You’ve no doubt heard about the “GDPR,” which is short for General Data Protection Regulation, a new privacy law from the European Union. On May 25th, 2018, the GDPR replaces the previous European Data Protection Directive (that has been in effect since 1995).

The primary goal of the GDPR is to enforce a single data protection law and bring all EU member states into it, simplifying the regulation and enforcement of data protection. The GDPR creates guidelines/regulations on how data is processed, used, stored, or exchanged while making it more transparent to users who are providing their data.

Who the GDPR Applies To

Now you might be thinking that the GDPR doesn’t apply to you because you saw “EU” and you’re likely in the “US.” The GDPR doesn’t just apply to people in the EU but rather anyone who processes, uses, stores, or exchanges data of a EU citizen. In other words, if the following applies to you, GDPR needs to be taken into account for your business or website.

Your business has a presence in any EU country.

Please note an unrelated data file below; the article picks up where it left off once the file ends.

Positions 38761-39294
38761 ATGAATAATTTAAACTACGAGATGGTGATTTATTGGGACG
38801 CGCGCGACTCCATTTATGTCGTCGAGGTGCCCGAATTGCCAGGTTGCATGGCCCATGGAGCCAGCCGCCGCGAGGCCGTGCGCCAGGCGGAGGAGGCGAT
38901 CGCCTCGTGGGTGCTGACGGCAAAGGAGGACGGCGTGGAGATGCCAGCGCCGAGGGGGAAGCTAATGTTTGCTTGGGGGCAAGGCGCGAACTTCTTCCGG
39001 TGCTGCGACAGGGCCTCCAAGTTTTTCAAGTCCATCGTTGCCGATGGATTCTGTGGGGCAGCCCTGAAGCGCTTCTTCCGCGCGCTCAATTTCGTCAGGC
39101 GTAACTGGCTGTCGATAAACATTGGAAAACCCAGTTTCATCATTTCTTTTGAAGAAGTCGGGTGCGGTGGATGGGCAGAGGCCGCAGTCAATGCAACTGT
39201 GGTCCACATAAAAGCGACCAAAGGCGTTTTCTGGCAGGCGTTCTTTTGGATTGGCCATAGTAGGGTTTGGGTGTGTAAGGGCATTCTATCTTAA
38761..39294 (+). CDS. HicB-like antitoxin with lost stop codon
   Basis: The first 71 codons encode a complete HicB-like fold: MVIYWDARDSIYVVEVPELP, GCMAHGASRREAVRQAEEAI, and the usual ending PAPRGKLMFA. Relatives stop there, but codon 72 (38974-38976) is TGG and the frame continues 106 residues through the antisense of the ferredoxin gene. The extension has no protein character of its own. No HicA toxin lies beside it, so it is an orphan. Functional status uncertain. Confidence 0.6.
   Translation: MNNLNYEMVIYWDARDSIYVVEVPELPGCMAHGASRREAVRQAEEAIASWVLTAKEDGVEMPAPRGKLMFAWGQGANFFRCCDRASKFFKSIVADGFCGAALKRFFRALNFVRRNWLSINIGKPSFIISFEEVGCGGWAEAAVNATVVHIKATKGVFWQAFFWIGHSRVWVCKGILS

Your business does NOT have a presence in the EU, but your business or website processes any data of EU citizens.

In short: if your business is established in the EU or a portion of your customer base (or anyone you are using data for) is in the EU, you are responsible for complying with GDPR.

What Is Considered “Personal Data”?

When factoring in a privacy policy and how you structure the management of customers’ or users’ data, you’ll need to know what classifies as personal data. Any of the following is considered personal data of EU citizens, which boils down to any information relating to an “identified” or “identifiable natural person.”

Basic Identity Information – including name, email, address, ID numbers

Web Data – IP address, location, cookies, RFID tags

Health Related Data – about an individual’s health, their genetics, and biometric data

Racial and/or Ethnic Data

Political Opinions

Sexual Orientation

And any other information that can be directly linked to an identified or identifiable person.

Security Actions You Will Need to Consider